Reflections of a Living Kidney Donor
On January 17, 2006 I donated my kidney to Geri Marie Grell. On September 17, 2010 my son, Nate, donated his kidney to Geri’s brother, Gary. While Nate was going through the testing process, I wrote the following reflection. Nate and Gary are both doing great after their surgeries!
Reflections of a Donor
At times it seems so long ago. At times it seems like just yesterday. Four and one-half years after donation, I am perfectly healthy and very happy that I made the decision to donate. Now that my twenty-year-old son is in the testing process to donate to my recipient’s brother, I have had the opportunity to reflect more on my donation and on donation in general. My son and I are hearing the same questions I heard five years ago. “Why would you put yourself through the pain and trouble of testing and surgery?” “Aren’t you afraid you will die?” “What about the health affects years later?” “Don’t you worry that you will suffer consequences in the future because you will only have one kidney?” When the questions are asked, I am caught off guard and give feeble answers. Here I will attempt to explain more clearly my thoughts. The thoughts will be in no particular order of importance. Some will answer the questions above. Some will be reflections on life and faith, which I feel explain the choices we made.
Death rate extrapolations for USA for Kidney disease: 35,525 per year, 2,960 per month, 683 per week, 97 per day, 4 per hour.
Number of people awaiting transplants (March 16, 2010): Kidney : 83,950
Four people die from kidney disease every hour! I find those statistics alarming. People take on all kinds of “causes”. . . save the planet, save the whales, save energy, etc. To me, these causes are rather trivial compared to saving – or greatly improving the life of another person. I realize that not all of the deaths included in the above statistics could be prevented by live donation. But think how much that number could be reduced if more people become aware of the valuable gift they have and choose to give.
When I heard that my recipient needed a kidney from a live donor within six months, I knew I was meant to give her one of mine. I knew God had brought us to this place. I knew it so deeply that I often felt frustrated with the delays and testing process. I would think to myself, “I know I am supposed to donate this kidney, so let’s just schedule surgery and stop this nonsense!
I was never afraid of the pain, of dying during surgery, or of future complications of living with one kidney. This is not because of bravery, but because of my faith. I don’t see suffering and death as something bad. Society portrays suffering as something terrible – something that should be avoided at all costs. I see suffering as an opportunity to come closer to the Lord and share in His great suffering for our sins. He will help us whenever we need Him. We can offer our pain and suffering (physical or emotional) to Him, and He will bring good from it.
If one believes in God and in Heaven, then how can one fear death? To spend eternity in Heaven is the reason for our existence. Our lives on earth are given to us as a time to perfect our love of Christ and prepare us for what is to come. I look forward to that time. Not that I am looking for ways to die, but I have a joyful, peaceful sense of death, and I do not dread that day. Maybe this is because I was at my grandmother’s side when she died, and it was a beautiful experience that I will never forget. After a day of no movement whatsoever, she opened her eyes and slowly lifted her arms toward Heaven. You could see that she was being welcomed into the arms of a loving Father. How wonderful that will be!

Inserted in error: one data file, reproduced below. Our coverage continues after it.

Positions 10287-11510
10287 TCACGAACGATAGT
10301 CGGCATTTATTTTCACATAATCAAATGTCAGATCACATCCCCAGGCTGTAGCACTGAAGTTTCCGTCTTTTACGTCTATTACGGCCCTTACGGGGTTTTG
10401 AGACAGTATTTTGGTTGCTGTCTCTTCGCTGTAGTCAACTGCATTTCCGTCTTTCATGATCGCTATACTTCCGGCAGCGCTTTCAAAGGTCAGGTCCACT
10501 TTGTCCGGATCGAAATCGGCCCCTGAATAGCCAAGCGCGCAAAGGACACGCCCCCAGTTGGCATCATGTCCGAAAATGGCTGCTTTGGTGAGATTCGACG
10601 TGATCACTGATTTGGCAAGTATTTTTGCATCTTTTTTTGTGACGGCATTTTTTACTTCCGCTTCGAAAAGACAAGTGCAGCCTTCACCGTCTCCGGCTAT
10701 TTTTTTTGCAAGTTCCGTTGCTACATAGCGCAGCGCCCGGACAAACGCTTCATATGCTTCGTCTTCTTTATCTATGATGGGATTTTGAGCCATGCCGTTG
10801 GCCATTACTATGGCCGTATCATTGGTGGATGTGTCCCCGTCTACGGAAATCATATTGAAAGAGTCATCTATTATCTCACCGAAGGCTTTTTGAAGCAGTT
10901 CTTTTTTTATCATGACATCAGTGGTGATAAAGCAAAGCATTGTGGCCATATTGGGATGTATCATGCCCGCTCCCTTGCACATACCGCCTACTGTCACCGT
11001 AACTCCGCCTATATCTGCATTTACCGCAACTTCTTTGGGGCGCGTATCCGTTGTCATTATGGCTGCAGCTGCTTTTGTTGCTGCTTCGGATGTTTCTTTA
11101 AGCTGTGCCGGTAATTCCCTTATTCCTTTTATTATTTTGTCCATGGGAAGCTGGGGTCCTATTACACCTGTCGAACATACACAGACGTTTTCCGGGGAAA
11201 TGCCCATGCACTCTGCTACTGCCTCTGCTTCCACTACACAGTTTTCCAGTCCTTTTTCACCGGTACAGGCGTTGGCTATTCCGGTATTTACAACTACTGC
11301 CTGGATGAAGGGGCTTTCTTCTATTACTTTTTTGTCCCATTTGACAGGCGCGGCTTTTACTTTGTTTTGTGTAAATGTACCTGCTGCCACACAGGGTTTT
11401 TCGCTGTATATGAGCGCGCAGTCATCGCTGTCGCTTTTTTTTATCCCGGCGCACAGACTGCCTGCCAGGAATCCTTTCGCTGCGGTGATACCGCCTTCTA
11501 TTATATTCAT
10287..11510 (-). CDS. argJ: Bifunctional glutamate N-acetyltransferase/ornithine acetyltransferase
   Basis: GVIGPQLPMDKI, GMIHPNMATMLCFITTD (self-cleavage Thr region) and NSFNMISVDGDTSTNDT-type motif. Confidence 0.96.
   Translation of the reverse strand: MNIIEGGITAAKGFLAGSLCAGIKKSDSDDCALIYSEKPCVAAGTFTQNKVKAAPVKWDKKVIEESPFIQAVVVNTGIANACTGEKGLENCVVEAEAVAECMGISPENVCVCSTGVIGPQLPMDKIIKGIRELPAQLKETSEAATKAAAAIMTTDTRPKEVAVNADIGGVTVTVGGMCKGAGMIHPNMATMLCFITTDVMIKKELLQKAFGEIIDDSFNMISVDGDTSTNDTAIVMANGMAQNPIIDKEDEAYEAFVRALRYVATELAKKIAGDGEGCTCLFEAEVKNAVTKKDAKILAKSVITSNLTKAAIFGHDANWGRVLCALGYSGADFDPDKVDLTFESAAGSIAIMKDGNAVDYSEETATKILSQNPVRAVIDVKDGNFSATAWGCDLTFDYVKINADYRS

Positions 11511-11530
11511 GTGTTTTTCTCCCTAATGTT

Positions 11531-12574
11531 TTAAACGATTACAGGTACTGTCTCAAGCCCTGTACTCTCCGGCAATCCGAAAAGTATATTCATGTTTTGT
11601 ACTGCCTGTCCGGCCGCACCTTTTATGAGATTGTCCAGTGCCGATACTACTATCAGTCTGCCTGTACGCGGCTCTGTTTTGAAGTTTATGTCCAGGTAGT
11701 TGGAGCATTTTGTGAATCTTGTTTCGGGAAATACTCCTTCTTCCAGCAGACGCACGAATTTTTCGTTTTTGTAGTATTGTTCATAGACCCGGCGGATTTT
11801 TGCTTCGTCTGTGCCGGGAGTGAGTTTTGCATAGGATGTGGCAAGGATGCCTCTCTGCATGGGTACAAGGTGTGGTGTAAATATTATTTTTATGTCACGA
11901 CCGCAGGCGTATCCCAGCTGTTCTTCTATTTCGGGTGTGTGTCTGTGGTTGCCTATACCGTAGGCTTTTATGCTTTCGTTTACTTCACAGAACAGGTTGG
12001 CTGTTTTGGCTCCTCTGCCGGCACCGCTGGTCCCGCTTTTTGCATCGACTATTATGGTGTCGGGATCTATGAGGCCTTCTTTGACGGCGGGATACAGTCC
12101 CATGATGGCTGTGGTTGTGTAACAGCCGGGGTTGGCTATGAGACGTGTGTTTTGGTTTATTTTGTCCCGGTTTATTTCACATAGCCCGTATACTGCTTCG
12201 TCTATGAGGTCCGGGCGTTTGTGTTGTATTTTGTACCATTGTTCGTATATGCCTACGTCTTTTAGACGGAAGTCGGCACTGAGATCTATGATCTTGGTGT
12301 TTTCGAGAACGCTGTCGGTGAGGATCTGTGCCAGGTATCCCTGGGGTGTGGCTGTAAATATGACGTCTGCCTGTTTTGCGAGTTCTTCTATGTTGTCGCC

The Bible says, “There is no greater love than this: to lay down one’s life for one’s friends.” (John 15:13) I don’t think this always has to mean the literal sacrifice of our life, but it is meant to guide our thinking – to teach us to put others first. This belief has been prominent in my family as long as I can remember. While I was growing up, my parents took in numerous foster children. I watched as they nurtured them; infants, young children, and teens. They provided the love and care that was so desperately needed and never asked for anything in return. When I was a teen, my best friend came to live with us when her family struggled through a divorce and the effects of alcoholism. As an adult, my parents took in friends who had a house fire, friends who ran into delays when building a new home, and my own family as we transitioned between homes many times. Helping others is a way of life in our home. When I asked my youngest son, then fourteen, what he thought about my donating a kidney, he said, “If it will save someone’s life, why not?” When my other son was meeting with the psychologist during the donation process, she asked him, “What if you die during surgery?” His response was, “Then I guess I die doing what I enjoy – helping people.”
Donating a kidney has been a blessing to me and my family. My recipient and her family are wonderful people. I love them dearly and am so thankful that they are in my life. I look forward to my son’s upcoming donation experience. I know there are people who think I shouldn’t let him do this, but why would I stop my child from doing something so wonderful? It’s what he wants to do. I know he is ready, and I know he will be blessed through the experience. Yes, it will be painful, but pain is temporary and makes us stronger in the long run.